6. (*steve*)

    (*steve*) ¡sǝpodᴉʇuɐ ǝɥʇ ɹɐǝɥd Moderator

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    That mosfet isn't a logic level mosfet. There is a possibility (albeit small) that you may not be able to provide sufficient gate drive to turn it on sufficiently.

    For a reasonable list of suitable devices, do as follows:
    1. go to http://www.digikey.com
    2. type "logic level mosfet" in the search box and hit enter.
    3. from the small list you get, click on "FETs - single"
    4. In the "FET Type" box, select all the "N-Channel" options
    5. scroll across to the "Package/Case" box and select all those starting with "TO-220"
    6. scroll back to the left again and hit "Apply Filters"
    7. type "1" in the "Quantity" box, and hit "Submit"
    8. Go to the "Unit Price" column and click on the triangle that is small at the top and large at the bottom.
    9. You now have a list of suitable devices (just verify that the Vdss is greater than 10V, but in my search none under 20V were returned)
    See if your supplier has any of these (they go on for pages and pages, but the cheapest ones are listed first.

    That power supply is 12V -- Your circuit diagram suggests you're powering your circuit from 5V. You can use that power supply to power the LEDs, but you will need a small heatsink on the mosfet(s) which will now be dissipating around 5W. If you are using a separate 5V power supply for the rpi, ensure the -ve leads of both power supplies are connected together.

    Those heatsinks should be fine for both the LEDs and the mosfets. Beware that the heatsink will be connected to one pin of the mosfet (unless you get a full "plastic" case or insulated tab mosfet) and they should not be allowed to touch anything that they can possibly short to. For the LEDs, attaching the star to these should be fine. I recommend the use of heatsink compound in both cases.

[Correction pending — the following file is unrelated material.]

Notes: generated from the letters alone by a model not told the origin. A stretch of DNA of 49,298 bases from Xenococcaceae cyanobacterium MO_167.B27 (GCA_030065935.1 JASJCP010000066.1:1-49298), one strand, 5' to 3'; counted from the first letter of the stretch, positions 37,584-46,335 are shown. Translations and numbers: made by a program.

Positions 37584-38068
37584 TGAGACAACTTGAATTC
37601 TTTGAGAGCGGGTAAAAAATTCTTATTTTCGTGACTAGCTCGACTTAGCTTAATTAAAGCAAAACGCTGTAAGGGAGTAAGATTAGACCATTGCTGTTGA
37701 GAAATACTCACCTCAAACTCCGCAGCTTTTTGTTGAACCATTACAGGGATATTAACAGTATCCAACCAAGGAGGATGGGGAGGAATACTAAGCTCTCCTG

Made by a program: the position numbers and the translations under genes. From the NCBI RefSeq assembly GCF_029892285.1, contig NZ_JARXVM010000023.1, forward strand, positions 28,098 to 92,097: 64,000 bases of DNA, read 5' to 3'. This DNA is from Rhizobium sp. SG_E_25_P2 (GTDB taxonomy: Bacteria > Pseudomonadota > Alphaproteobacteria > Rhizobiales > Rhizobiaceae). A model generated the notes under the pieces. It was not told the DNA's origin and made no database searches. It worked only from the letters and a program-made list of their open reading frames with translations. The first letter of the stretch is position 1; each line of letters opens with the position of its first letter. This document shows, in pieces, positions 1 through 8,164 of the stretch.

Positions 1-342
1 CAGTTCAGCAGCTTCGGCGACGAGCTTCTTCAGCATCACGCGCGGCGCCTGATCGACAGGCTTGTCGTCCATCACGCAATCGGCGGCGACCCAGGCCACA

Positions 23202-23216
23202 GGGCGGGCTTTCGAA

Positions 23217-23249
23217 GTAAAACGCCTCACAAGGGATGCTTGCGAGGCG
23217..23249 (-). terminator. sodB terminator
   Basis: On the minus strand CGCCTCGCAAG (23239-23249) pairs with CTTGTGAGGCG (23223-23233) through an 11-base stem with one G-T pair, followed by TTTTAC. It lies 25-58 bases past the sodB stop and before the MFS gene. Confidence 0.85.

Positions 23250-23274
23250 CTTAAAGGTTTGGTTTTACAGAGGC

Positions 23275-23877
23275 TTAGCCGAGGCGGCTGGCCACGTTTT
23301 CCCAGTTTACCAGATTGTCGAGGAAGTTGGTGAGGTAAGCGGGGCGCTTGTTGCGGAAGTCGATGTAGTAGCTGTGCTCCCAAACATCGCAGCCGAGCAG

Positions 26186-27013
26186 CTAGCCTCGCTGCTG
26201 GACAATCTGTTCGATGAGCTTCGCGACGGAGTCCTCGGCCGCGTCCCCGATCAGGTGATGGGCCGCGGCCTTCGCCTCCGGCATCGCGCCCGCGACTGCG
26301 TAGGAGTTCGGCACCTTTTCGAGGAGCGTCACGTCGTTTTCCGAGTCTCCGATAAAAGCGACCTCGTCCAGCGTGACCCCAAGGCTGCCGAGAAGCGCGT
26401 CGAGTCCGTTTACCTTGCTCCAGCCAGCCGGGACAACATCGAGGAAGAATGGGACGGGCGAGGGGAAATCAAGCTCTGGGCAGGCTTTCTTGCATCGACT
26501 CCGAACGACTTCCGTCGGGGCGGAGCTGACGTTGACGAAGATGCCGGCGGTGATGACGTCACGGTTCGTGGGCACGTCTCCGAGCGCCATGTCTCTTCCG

7. oks2024

    oks2024

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    Mar 6, 2015
    This is really usefull, I didn'd knew how to research for a transistor/MOSFET, it will help me a lot.

    It may be something I got wrong again, but as I undersand it, the LED driver I'm going to use (this one) needs 2.5V more than the voltage drop of the LED, and one LED is 2.9V, so 5V won't be enough, right ? It would have been simpler for me to plug the power supply directly in the Raspberry Pi as shown in this tutorial but I though that 5V would not be enough, and 12V would be too much for the Pi.

    That's why I thought I need two power supplies, one 5V for the Pi, one 12V for the LEDs.
     
  8. (*steve*)

    (*steve*) ¡sǝpodᴉʇuɐ ǝɥʇ ɹɐǝɥd Moderator

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    That circuit is a LED driver and it needs only about 1V more than the LED voltage.
     
  9. oks2024

    oks2024

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    Mar 6, 2015
    Oh, ok, so I can get rid of the BuckPuck and just connect that circuit directly to the pi and use a 5V 2A power supply.
     
  10. (*steve*)

    (*steve*) ¡sǝpodᴉʇuɐ ǝɥʇ ɹɐǝɥd Moderator

    25,298
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    Jan 21, 2010
    Probably. Beware that if you're turning the LEDs on and off very quickly you could cause interference for the poor rpi. Give it a go though.

    And of course, 3 x 0.7 exceeds the capability of the power supply, so perhaps use a reduced current (higher value current sense resistor) during testing until you are sure you don't have some state which has them all illuminated.
     
  11. oks2024

    oks2024

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    Mar 6, 2015
    I will try that !
    Thank you for your help.